Covid-19 pandemic has seen a decline in TB diagnosis and treatment. Picture: Ian Landsberg/African News Agency (ANA).
Covid-19 pandemic has seen a decline in TB diagnosis and treatment. Picture: Ian Landsberg/African News Agency (ANA).

Covid-19 puts fight to eradicate TB on the back burner

By Siyabonga Kalipa Time of article published Mar 20, 2021

Share this article:

Cape Town - While the whole world’s focus is on Covid-19, tuberculosis (TB) cases have increased.

It has been a year since the Covid-19 pandemic hit the world, and new data shows that TB diagnosis and treatment of TB infections in 2020 has declined.

According to the Stop TB Partnership, nine of the countries with the most cases representing 60% of the world’s TB burden, saw an extreme drop ranging from 16% to 41%.

Executive director at Stop TB, Lucica Ditiu, said 12 years of progress in the fight against TB, including the number of people who were not on TB care, have been reversed by another deadly respiratory infection.

“In the process, we put the lives and livelihoods of millions of people in jeopardy.

“I hope that in 2021 we buckle up and we smartly address, at the same time, TB and Covid-19 as two airborne diseases with similar symptoms,” said Ditiu.

South Africa is among the nine countries with the most cases.

Stop TB said in a statement, in addition to the worldwide drop in TB diagnosis and treatment, data emerging from India and South Africa shows that people infected with TB and Covid-19 have three times higher mortality than people with TB alone.

This makes contact tracing, case finding and bi-directional TB and Covid-19 testing essential.

Stop TB board member Thokozile Phiri Nkhoma said after less than a year, a vaccine has been developed and is now being deployed to help contain and hopefully end the Covid-19 pandemic.

She said although TB has been around for a very long time the only approved vaccine is 100 years old and doesn’t fully work especially in adults.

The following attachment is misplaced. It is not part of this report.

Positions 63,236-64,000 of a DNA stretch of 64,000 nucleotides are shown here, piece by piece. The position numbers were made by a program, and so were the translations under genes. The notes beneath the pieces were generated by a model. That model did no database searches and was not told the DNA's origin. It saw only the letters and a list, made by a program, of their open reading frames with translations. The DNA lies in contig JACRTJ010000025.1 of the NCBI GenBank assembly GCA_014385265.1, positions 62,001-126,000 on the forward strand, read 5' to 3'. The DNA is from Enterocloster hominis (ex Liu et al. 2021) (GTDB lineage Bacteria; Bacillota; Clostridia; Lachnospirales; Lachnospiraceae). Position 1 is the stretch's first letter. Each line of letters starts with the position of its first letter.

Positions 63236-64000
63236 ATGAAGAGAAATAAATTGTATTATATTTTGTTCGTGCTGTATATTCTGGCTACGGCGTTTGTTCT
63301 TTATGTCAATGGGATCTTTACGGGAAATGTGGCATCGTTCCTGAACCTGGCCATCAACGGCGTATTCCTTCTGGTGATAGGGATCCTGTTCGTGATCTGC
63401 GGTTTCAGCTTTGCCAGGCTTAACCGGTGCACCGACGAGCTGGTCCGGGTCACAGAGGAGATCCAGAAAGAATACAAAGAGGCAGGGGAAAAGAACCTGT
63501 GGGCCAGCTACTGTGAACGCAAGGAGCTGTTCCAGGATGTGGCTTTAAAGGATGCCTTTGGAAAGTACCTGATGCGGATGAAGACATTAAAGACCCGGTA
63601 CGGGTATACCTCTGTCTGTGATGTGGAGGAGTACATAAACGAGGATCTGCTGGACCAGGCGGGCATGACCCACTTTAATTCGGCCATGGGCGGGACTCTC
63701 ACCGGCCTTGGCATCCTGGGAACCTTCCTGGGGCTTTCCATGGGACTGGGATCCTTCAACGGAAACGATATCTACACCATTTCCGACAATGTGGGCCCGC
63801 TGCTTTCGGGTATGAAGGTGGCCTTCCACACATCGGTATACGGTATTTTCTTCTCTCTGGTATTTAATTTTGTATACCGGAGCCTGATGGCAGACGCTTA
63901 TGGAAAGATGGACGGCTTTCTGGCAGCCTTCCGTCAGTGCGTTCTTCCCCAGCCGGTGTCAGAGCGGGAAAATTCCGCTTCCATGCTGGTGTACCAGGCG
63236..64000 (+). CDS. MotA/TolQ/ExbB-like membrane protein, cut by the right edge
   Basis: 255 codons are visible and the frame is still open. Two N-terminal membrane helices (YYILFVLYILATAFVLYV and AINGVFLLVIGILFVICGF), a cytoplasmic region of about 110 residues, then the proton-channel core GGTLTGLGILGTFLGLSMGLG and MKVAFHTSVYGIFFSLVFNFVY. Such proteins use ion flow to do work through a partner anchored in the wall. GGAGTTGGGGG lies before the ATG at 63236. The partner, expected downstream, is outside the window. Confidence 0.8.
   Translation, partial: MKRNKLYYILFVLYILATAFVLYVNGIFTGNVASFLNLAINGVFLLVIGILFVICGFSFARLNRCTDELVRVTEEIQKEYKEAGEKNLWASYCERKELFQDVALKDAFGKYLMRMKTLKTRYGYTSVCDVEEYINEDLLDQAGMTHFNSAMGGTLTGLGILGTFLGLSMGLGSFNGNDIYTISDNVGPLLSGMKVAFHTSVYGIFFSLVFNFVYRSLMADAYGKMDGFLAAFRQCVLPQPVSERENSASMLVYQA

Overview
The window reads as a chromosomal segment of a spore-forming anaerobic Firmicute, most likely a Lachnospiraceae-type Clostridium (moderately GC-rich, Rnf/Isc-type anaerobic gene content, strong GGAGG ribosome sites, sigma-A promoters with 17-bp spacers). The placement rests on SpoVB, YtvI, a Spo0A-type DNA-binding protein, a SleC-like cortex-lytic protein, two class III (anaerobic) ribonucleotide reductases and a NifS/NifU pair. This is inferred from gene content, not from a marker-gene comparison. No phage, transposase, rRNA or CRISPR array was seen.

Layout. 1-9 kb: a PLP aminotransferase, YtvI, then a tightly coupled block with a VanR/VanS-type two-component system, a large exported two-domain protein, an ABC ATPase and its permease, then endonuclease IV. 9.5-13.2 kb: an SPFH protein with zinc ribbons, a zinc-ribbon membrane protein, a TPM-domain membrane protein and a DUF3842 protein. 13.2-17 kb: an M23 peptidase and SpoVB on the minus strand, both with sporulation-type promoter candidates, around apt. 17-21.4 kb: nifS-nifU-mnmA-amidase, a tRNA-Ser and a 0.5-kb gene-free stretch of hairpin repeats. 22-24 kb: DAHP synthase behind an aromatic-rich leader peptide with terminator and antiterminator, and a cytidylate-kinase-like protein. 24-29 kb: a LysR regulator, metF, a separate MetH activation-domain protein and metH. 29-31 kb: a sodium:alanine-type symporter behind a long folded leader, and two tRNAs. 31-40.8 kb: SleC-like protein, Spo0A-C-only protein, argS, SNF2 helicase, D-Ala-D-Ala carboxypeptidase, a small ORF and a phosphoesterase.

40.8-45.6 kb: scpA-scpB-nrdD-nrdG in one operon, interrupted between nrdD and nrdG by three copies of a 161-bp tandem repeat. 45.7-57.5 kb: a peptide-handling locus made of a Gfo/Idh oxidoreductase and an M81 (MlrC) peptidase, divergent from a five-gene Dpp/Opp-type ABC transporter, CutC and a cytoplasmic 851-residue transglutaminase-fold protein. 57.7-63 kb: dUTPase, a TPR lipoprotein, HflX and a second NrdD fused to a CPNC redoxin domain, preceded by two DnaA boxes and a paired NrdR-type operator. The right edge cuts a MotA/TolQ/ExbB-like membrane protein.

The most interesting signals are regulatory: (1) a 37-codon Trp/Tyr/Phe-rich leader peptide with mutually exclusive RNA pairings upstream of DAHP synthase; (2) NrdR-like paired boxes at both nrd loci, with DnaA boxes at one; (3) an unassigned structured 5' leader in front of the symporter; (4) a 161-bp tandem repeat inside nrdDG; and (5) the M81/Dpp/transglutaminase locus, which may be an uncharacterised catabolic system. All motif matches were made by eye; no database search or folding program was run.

“First-line TB treatment for TB is several decades old, and drug resistance is on the rise, while the millions of people with TB who are not found and treated remain at risk of spreading the disease,” she said.

The statement said projections showed that at the global level, a three-month lockdown followed by a protracted 10-month restoration could lead to an additional 6.3 million cases of TB between 2020 and 2025 and an additional 1.4 million TB deaths during this time.

“Global TB incidence and deaths in 2021 would increase to levels last seen in between 2013 and 2016, respectively implying an estimated setback of at least 5 to 8 years in the fight against TB due to the Covid-19 pandemic”.

Stop TB calls for global investment in TB outreach and treatment in response to the Covid-19 pandemic.

Further to this, the world needs to strategically prepare for future airborne pandemics building on the investments and strategies in TB response, including infection control; bi-directional testing and contact tracing; communities, civil society networks and primary health care as diagnosis entry points; and expanding the laboratory networks to support integrated approaches to tackling TB and Covid-19.

Spokesperson for the Western Cape Department of Health Byron La Hoe said the pandemic has had a major impact on both the demand and supply-side of health service delivery, resulting in substantial declines in TB testing and identification of those with TB in the province.

“The health services response to Covid-19 has demonstrated our ability to be a more agile and responsive service. We aim to learn from the opportunities presented by Covid-19 to benefit our health services,” he said.

La Hoe added that through implementing strategies, programmes and innovation, the Western Cape Government will ensure that TB continues to be a high priority.

Weekend Argus

Share this article: